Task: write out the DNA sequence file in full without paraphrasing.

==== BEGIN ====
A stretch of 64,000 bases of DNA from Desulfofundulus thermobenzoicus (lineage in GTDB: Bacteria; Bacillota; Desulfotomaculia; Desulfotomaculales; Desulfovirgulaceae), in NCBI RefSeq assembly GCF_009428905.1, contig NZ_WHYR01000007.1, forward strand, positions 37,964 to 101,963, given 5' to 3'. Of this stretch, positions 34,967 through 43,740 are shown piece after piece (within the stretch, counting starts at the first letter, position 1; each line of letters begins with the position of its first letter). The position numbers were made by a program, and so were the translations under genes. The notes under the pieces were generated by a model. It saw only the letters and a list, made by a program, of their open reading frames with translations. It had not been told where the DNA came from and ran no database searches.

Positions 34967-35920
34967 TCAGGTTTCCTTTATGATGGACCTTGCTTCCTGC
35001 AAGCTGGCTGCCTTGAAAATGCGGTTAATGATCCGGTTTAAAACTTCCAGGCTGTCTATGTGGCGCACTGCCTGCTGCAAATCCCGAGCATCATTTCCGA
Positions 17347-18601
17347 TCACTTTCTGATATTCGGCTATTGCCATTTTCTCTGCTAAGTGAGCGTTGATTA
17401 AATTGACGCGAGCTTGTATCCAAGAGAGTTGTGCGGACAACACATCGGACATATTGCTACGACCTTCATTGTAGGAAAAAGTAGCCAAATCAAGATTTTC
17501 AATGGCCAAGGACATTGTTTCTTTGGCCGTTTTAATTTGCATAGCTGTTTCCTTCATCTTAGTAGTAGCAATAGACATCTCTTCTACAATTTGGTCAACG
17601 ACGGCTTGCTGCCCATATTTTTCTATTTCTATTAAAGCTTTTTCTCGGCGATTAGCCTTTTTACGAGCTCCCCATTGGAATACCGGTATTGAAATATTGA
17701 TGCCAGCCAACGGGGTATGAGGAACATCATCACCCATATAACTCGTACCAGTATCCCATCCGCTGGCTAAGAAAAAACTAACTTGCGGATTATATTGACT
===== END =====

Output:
A stretch of 64,000 bases of DNA from Desulfofundulus thermobenzoicus (lineage in GTDB: Bacteria; Bacillota; Desulfotomaculia; Desulfotomaculales; Desulfovirgulaceae), in NCBI RefSeq assembly GCF_009428905.1, contig NZ_WHYR01000007.1, forward strand, positions 37,964 to 101,963, given 5' to 3'. Of this stretch, positions 34,967 through 43,740 are shown piece after piece (within the stretch, counting starts at the first letter, position 1; each line of letters begins with the position of its first letter). The position numbers were made by a program, and so were the translations under genes. The notes under the pieces were generated by a model. It saw only the letters and a list, made by a program, of their open reading frames with translations. It had not been told where the DNA came from and ran no database searches.

Positions 34967-35920
34967 TCAGGTTTCCTTTATGATGGACCTTGCTTCCTGC
35001 AAGCTGGCTGCCTTGAAAATGCGGTTAATGATCCGGTTTAAAACTTCCAGGCTGTCTATGTGGCGCACTGCCTGCTGCAAATCCCGAGCATCATTTCCGA
Positions 17347-18601
17347 TCACTTTCTGATATTCGGCTATTGCCATTTTCTCTGCTAAGTGAGCGTTGATTA
17401 AATTGACGCGAGCTTGTATCCAAGAGAGTTGTGCGGACAACACATCGGACATATTGCTACGACCTTCATTGTAGGAAAAAGTAGCCAAATCAAGATTTTC
17501 AATGGCCAAGGACATTGTTTCTTTGGCCGTTTTAATTTGCATAGCTGTTTCCTTCATCTTAGTAGTAGCAATAGACATCTCTTCTACAATTTGGTCAACG
17601 ACGGCTTGCTGCCCATATTTTTCTATTTCTATTAAAGCTTTTTCTCGGCGATTAGCCTTTTTACGAGCTCCCCATTGGAATACCGGTATTGAAATATTGA
17701 TGCCAGCCAACGGGGTATGAGGAACATCATCACCCATATAACTCGTACCAGTATCCCATCCGCTGGCTAAGAAAAAACTAACTTGCGGATTATATTGACT